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The population of South Africa increased more than sevenfold between 1911 and 2000 from over 6 million to 43.5 million. In 2017, there are 54,841,552. The population increase averaged 1% from 2000 to 2014 (0.99% in 2017). In 2017, 80.2% of the population are black, 8.4% white, 8.8% colored, and 2.5% Indian. Other groups are marginal.

In the period 1985 to 2017, the number of blacks increased and the number of whites decreased. Blacks also include the inhabitants of the homelands Bophuthatswana, Ciskei, Transkei and Venda.

Population density South AfricaPopulation density South AfricaPhoto: I, Htonl in the public domain
Population structure South AfricaPopulation structure South AfricaPhoto: Central Intelligence Agency in the public domain

The average lifespan of white South Africans is considerably higher than that of their black compatriots. The average lifespan of all men and women is 62.4 and 65.3 years, respectively. (2017)

Bantu peoples spread south from Central Africa some 2,000 years ago. Its descendants make up the black population of present-day South Africa. However, it is a very heterogeneous group with its own languages, customs, house building, etc.

The black population consists of nine ethnic groups (nations). The white government used this classification when geographically distributing the ethnic groups across the home countries. The largest group are the Zulus, followed by the Xhosas, the North Sothos, the South Sothos, the Tswana's, Shaanaan-Tsonga's, Swazi's, South Ndebele, North Ndebele, Venda's and others.

Xhosa, South AfricaXhosa, South AfricaPhoto: South African Tourism CC 2.0 Generic no changes made

Zulus in traditional clothing, South AfricaZulus in traditional clothing, South AfricaPhoto: Jean-Claude Hanon CC 3.0 Unported no changes made

Millions of blacks live in the "townships" or "shantytowns", residential areas for the black population on the outskirts of major cities, but the exact number is impossible to determine. People often live in slums and shortages of real houses are estimated at three million. Well-known townships are Soweto near Johannesburg, Mamelody near Pretoria and Crossroads near Cape Town. Each "nation" is divided into a number of tribes or "tribes". The Zulus, for example, consist of more than 200 tribes.

The white population had more than 5 million souls in 1993. It consists of the descendants of Dutch, French and German settlers, the descendants of British settlers and immigrants from Southern and Eastern Europe who came in the 20th century. Often a distinction is made between the Afrikaners (approx. 57% mainly in the Transvaal province and in Free State), consisting of the descendants of the oldest groups of settlers, and the English speakers (approx. 38% mainly in the Cape Province and KwaZulu / Natal). The other five percent are immigrants who came to South Africa in the 20th century.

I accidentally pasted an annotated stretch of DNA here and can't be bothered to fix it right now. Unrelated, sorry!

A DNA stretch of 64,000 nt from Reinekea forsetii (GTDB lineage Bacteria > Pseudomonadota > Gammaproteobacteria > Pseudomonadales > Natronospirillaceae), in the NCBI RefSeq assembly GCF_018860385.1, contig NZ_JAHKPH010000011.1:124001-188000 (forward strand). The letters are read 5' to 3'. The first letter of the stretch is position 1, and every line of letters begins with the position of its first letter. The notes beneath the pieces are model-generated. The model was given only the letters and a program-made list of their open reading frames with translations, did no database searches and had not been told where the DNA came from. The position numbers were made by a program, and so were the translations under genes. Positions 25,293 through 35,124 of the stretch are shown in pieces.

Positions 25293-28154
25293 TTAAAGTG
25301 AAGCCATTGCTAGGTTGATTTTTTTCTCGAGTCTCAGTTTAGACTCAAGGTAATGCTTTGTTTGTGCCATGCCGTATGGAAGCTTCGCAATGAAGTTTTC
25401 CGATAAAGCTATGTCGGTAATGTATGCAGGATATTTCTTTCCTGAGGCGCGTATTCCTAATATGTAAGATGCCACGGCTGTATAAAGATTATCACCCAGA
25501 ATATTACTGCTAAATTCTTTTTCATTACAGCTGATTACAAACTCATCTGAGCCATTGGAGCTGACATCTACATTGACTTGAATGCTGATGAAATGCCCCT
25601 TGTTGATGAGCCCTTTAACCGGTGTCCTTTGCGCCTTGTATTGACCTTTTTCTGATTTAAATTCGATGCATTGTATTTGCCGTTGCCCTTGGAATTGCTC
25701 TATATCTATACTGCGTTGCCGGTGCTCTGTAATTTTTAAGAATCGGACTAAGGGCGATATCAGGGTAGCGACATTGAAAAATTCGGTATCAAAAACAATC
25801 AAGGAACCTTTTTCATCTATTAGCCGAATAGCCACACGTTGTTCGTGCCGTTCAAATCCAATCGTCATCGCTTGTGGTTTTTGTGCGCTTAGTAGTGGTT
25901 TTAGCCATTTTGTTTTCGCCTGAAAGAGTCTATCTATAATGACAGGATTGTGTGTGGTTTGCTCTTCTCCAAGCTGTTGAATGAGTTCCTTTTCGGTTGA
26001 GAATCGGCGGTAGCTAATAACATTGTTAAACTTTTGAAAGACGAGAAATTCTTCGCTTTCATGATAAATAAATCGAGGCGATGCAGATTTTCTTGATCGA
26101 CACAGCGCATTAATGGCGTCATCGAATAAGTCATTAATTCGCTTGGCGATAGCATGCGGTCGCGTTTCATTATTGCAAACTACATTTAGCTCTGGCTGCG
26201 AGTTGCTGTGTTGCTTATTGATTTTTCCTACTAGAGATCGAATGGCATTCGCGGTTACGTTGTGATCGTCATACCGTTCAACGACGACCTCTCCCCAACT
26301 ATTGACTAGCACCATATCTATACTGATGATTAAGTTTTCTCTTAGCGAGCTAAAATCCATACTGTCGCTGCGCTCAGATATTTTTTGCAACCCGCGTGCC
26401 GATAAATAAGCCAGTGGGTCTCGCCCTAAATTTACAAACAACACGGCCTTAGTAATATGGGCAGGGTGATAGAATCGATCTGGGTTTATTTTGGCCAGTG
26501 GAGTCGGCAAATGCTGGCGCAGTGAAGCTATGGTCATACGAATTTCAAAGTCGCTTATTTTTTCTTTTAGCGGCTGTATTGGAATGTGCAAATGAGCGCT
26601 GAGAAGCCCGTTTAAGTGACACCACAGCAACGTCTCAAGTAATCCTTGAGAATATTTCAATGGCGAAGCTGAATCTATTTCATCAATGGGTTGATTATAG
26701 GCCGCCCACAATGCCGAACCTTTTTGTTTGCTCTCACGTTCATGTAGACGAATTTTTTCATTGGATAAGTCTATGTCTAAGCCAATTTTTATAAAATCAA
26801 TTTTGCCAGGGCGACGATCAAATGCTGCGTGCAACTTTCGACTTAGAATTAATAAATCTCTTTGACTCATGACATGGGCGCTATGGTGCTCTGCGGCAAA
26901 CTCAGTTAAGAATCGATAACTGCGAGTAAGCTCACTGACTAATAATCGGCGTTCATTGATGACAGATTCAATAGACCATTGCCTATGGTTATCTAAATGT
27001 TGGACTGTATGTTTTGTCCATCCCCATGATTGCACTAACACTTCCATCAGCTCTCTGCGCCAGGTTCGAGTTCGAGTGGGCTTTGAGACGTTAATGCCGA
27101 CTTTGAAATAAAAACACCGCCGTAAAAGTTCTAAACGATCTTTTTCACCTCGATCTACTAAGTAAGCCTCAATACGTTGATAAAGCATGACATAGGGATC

A very large proportion of colored people live in the Cape Province. The colored people are descendants of Hottentots mixed with white settlers, blacks and slaves from the Middle East. In 1959 this population group was divided into Cape colored people, Cape Malayans, Griqua (mixture of Hottentots and Europeans from the northeast and northwest of the Cape Province), Chinese, "other Asians" and "other colored people". In 1967 this classification was partially revoked. In practice, descent became a more important criterion than appearance. The colored community is divided in terms of politics and culture: some seek connections with the whites, others feel more affinity with the blacks.

99% of the Asians are of Indian descent. Most of the nearly one million Indians live in Natal and are descendants of indentured servants who came to South Africa from what was then British India in the 19th century. In addition, about 12,000 Chinese have emigrated to South Africa since 1920. Africa's largest Indian community lives in and around Durban.

Female wool washers from India (19th century), South AfricaFemale wool washers from India (19th century), South AfricaPhoto: Public domain

The population distribution is uneven. Large parts of the country are almost empty because the desert-like regions, where no minerals are found, remain virtually uninhabited.

In 2017, more than 66% of the population lived in urban areas. The fastest growing urban area is Cape Town and its environs, in which more than 4.4 million people lived in 2017. Other major agglomerations are: Johannesburg / Soweto / Alexandra (approx. 9.2 million); Durban / Inanda / Kwamashu (approx. 3.1 million); Pretoria / Mamelodi / Soshanguve (approx.2.4 million).


Dekker, M. / Zuid-Afrika

Luirink, B. / Zuid-Afrika : mensen, politiek, economie, cultuur, milieu
Koninklijk Instituut voor de Tropen,

Moerkamp, J. / Zuid-Afrika

Schaap, D. / Zuid-Afrika

Minbuza Kosmos-Z&K


CIA - World Factbook

BBC - Country Profiles

Last updated June 2024
Copyright: Team The World of Info